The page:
The Best Places to Snorkel in Europe
Dive into our selection of the best snorkelling spots on the continent.
It’s time to dive into the delicious possibility of snorkelling in Europe. With the continent blessed with an exceptional variety of oceans, landscapes, wildlife and temperatures, Europe is home to some of the most varied snorkelling in the world with many different kinds of flora and fauna visible. Let Plum Guide help you find luxurious accommodation near some of the very best places to snorkel in Europe.
As if you’d ever need an excuse to visit this gorgeous Italian island anyway. But just in case you did, the snorkelling here is excellent. Sardinia itself is picture-perfect, full of colourful villages clinging to the Italian coastline, gently tumbling towards the sea. It’s also home to an incredibly rich culture and history, if your grown-up kids would rather spend the afternoon in a museum rather than joining their flipper-wearing parents in the sea.
What makes Sardinia one of the best places to snorkel in Europe is its 1,149 mile long coastline. While primarily made up of rocky cliffs (keep an eye out for bronzed Italians cliff jumping while wearing tiny swimwear), the island’s bays and inlets are tailor-made for gazing at through a snorkel mask. Two of our favourite spots are Cala Goloritzé, which is reachable only by hiking or boating, so is far from the madding crowds, and the Marine Protected Area of Tavolara where you can take a guided tour to swim by the Crisso shipwreck and discover the sea life that lives there.
Islands have an inherent advantage when it comes to the best places to snorkel in Europe, as there tends to be a lot more coastline to play with. Crete is no exception. As the largest of the Greek islands, it’s an ideal place for someone as discerning as you to get their fins on. It is, as Homer described it, 'in the midst of the wine-dark sea.'
The waters here are clear and very blue, and offer an abundance of marine life for you to enjoy while you splash around on the island’s many beaches. We recommend making sure to visit the pink sand Elafonisi Beach for holiday snaps which will make your most social media-savvy friend green with envy. After a day in the water, head to one of Crete’s traditional kafeneions, or coffeehouses, and make up for all those calories burned with a spread of mountain snails, locally sourced vegetables and raki. You are on vacation, after all.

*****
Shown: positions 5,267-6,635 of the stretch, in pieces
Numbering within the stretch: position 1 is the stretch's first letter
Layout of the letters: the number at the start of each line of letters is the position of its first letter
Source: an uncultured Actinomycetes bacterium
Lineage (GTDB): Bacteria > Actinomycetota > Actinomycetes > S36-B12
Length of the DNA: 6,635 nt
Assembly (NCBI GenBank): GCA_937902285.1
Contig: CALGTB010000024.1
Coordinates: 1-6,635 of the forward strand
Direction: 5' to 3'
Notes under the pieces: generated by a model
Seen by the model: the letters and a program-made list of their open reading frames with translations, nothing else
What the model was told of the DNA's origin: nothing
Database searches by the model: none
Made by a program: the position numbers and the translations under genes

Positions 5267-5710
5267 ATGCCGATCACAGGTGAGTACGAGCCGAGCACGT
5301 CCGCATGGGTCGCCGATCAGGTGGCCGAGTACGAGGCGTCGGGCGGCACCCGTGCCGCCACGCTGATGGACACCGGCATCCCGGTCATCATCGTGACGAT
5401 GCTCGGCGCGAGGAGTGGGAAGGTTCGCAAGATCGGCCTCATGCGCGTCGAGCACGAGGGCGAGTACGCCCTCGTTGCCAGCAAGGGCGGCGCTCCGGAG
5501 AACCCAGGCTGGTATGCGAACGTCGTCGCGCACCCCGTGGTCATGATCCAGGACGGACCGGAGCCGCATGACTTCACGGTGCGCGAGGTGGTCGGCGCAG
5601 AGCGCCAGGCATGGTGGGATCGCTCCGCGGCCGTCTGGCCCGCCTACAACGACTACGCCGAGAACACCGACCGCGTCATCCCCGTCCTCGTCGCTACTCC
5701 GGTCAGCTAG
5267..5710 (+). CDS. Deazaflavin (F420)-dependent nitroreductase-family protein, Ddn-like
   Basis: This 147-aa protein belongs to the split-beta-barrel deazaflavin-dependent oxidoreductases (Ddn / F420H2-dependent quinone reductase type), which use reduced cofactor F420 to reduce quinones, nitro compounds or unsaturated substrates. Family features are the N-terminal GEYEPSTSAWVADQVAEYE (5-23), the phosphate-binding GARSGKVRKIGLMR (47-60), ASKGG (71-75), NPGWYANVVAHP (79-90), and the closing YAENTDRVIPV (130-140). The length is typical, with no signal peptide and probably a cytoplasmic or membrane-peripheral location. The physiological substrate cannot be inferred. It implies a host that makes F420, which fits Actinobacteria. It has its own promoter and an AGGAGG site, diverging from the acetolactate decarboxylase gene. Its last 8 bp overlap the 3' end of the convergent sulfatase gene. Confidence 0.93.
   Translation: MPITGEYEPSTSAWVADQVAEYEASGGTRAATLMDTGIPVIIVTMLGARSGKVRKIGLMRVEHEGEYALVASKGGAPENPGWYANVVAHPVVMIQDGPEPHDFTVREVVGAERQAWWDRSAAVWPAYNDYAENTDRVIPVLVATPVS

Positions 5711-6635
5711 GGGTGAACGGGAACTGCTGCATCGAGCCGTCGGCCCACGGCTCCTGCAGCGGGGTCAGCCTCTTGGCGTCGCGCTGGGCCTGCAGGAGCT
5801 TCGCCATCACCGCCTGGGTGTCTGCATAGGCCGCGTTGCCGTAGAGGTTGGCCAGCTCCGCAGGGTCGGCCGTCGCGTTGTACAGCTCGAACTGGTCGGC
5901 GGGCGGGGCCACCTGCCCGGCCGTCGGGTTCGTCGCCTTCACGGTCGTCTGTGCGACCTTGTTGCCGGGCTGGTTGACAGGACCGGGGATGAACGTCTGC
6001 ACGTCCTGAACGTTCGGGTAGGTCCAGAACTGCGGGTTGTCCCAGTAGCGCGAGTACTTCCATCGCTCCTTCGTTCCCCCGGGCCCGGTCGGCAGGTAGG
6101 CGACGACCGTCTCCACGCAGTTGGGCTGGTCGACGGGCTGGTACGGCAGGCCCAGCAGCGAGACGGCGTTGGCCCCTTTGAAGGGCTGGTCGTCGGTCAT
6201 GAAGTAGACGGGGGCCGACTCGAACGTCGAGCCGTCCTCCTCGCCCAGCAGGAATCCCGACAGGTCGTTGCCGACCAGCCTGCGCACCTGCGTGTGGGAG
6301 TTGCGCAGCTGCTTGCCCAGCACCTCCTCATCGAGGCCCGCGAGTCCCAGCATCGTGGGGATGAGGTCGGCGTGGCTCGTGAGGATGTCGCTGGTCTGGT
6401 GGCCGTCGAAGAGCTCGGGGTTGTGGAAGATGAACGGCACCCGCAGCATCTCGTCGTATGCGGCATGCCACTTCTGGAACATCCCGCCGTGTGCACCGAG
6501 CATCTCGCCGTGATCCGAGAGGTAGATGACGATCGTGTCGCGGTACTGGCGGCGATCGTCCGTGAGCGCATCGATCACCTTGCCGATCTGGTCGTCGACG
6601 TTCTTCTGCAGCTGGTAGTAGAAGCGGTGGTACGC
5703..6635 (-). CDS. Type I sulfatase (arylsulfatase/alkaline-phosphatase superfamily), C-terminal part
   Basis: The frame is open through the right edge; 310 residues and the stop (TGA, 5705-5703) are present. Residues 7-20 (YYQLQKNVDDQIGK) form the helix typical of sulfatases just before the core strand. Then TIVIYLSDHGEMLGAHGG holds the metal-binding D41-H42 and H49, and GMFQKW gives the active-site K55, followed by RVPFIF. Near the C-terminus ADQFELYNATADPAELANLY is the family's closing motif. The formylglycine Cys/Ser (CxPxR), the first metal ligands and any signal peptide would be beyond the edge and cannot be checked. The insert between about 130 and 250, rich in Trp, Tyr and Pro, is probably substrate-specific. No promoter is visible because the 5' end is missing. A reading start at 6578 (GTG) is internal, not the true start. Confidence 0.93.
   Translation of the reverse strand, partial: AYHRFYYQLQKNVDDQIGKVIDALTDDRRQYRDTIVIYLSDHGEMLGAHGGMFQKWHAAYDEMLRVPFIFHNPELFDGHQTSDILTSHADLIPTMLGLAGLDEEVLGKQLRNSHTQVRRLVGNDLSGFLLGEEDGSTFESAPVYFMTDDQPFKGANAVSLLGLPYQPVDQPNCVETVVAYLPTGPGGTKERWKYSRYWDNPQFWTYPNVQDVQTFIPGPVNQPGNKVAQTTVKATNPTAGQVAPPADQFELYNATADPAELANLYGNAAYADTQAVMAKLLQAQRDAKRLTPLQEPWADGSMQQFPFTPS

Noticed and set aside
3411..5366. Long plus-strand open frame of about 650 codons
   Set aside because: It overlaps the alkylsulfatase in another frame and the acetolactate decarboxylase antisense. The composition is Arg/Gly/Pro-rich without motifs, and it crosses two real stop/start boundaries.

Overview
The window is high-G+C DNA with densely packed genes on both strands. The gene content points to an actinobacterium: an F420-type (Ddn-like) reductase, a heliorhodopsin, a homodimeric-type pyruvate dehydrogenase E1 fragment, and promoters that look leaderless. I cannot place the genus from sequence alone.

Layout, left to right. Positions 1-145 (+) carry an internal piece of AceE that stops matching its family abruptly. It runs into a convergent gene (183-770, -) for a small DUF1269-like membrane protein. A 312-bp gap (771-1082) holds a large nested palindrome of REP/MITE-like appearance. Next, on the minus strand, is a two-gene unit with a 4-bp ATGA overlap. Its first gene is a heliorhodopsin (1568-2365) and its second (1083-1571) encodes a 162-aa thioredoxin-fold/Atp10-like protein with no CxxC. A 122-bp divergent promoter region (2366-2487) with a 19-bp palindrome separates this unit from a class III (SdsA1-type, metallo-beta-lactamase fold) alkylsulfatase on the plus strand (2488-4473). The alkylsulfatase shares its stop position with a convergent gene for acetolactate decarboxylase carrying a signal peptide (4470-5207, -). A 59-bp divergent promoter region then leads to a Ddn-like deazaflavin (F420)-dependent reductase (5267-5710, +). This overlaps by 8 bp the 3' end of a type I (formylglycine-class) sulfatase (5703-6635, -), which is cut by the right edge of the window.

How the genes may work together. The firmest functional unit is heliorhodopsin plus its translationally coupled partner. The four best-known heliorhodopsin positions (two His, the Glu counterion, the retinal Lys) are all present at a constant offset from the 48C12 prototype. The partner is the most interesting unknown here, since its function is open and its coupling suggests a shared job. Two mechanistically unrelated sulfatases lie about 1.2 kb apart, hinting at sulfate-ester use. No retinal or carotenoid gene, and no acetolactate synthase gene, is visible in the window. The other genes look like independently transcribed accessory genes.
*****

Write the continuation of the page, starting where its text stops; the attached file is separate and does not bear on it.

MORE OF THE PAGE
Just because the sea isn’t the UK isn’t bright blue and crystal clear doesn’t mean there’s not great snorkelling to be had here. Devon is home to beautiful green landscapes, cream teas laden with jam, and a wide variety of fascinating sea life.
Fairy Cove, in the middle of Tor Bay, is made up of a series of enticing caves and rocky corridors that are fun and interesting to swim through. Inside tip: as you make your way south along the cove, keep an eye out for the dramatic tiered layers of rocks and the submerged gorges where the sunlight dapples onto the sea-sponge coated walls. You’ll see grey mullet, bib, ballan and corkwing wrasse while you swim.
When you’ve had your fill of the ocean, it’s practically illegal to visit Devon without seeing Dartmoor. This renowned national park is officially the least-inhabited space in the UK, so you can finally throw off the shackles of annoying work colleagues and compulsory attendance at kid’s birthday parties and run wild. If you want to give yourself a fright, read Arthur Conan Doyle’s Hound of the Baskervilles when you get back to your gorgeous Plum Guide property (although don’t blame us if it means you have trouble falling asleep).
That’s right – the snorkelling is so good in Italy we had to include it twice. Sicily is one of the country’s crown jewels, especially in the summer months when the intense heat makes the days long and languid.
Sicily is blessed with some of the Mediterranean’s oldest marine reserves, so the wildlife here is truly exceptional. The rugged coastline and crystalline waters are the cherry on the cake of swimming here. Even better, most of the great snorkelling spots around the island are freely accessible from the island’s many beaches. Moray eels, small dusky groupers, sea breams and tropical-colored wrasse are just some of the creatures you’ll see.
South of France
With a shoreline stretching over 560 miles, with many different kinds of marine environments, the South of France is a snorkeler's dream. As if the excellent food, exemplary wine and flawlessly relaxing environment of the South of France aren’t enough, the snorkelling is out of this world.
Some of the best spots to take a dive are the coves, bays and rocky beaches between la Seyne-sur-Mer and St Tropez. On the beautiful Giens peninsula, we recommend visiting the Archaeological Site of Olbia, where a 19th-century wreck and an ancient Roman quay rest just a few metres from the beach, making accessing them very easy. You can expect to get up close and personal with octopus, starfish, wrasse, sargo and even sea horses in some locations.